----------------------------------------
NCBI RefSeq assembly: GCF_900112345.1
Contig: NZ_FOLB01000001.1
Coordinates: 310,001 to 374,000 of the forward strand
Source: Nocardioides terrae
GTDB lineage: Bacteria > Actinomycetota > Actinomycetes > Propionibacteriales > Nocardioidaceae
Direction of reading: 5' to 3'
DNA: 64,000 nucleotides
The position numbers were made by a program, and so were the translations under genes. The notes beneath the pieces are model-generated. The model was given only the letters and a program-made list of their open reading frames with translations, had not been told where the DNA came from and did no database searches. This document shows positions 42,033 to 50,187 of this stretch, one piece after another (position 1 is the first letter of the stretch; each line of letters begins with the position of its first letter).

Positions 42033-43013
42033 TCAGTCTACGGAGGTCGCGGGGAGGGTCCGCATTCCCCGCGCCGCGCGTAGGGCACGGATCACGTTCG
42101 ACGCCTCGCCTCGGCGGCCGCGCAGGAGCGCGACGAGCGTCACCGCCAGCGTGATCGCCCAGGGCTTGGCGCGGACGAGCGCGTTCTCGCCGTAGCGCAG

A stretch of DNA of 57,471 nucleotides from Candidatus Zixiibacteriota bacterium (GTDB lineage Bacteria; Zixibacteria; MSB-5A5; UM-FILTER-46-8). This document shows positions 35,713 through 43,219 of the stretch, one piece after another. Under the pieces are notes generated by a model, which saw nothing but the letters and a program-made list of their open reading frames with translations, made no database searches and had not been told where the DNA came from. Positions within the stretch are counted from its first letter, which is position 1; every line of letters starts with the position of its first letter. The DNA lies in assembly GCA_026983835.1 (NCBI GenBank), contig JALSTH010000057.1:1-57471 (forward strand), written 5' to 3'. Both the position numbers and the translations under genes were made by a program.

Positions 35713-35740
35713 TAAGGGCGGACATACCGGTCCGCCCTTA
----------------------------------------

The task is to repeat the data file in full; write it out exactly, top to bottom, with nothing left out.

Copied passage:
NCBI RefSeq assembly: GCF_900112345.1
Contig: NZ_FOLB01000001.1
Coordinates: 310,001 to 374,000 of the forward strand
Source: Nocardioides terrae
GTDB lineage: Bacteria > Actinomycetota > Actinomycetes > Propionibacteriales > Nocardioidaceae
Direction of reading: 5' to 3'
DNA: 64,000 nucleotides
The position numbers were made by a program, and so were the translations under genes. The notes beneath the pieces are model-generated. The model was given only the letters and a program-made list of their open reading frames with translations, had not been told where the DNA came from and did no database searches. This document shows positions 42,033 to 50,187 of this stretch, one piece after another (position 1 is the first letter of the stretch; each line of letters begins with the position of its first letter).

Positions 42033-43013
42033 TCAGTCTACGGAGGTCGCGGGGAGGGTCCGCATTCCCCGCGCCGCGCGTAGGGCACGGATCACGTTCG
42101 ACGCCTCGCCTCGGCGGCCGCGCAGGAGCGCGACGAGCGTCACCGCCAGCGTGATCGCCCAGGGCTTGGCGCGGACGAGCGCGTTCTCGCCGTAGCGCAG

A stretch of DNA of 57,471 nucleotides from Candidatus Zixiibacteriota bacterium (GTDB lineage Bacteria; Zixibacteria; MSB-5A5; UM-FILTER-46-8). This document shows positions 35,713 through 43,219 of the stretch, one piece after another. Under the pieces are notes generated by a model, which saw nothing but the letters and a program-made list of their open reading frames with translations, made no database searches and had not been told where the DNA came from. Positions within the stretch are counted from its first letter, which is position 1; every line of letters starts with the position of its first letter. The DNA lies in assembly GCA_026983835.1 (NCBI GenBank), contig JALSTH010000057.1:1-57471 (forward strand), written 5' to 3'. Both the position numbers and the translations under genes were made by a program.

Positions 35713-35740
35713 TAAGGGCGGACATACCGGTCCGCCCTTA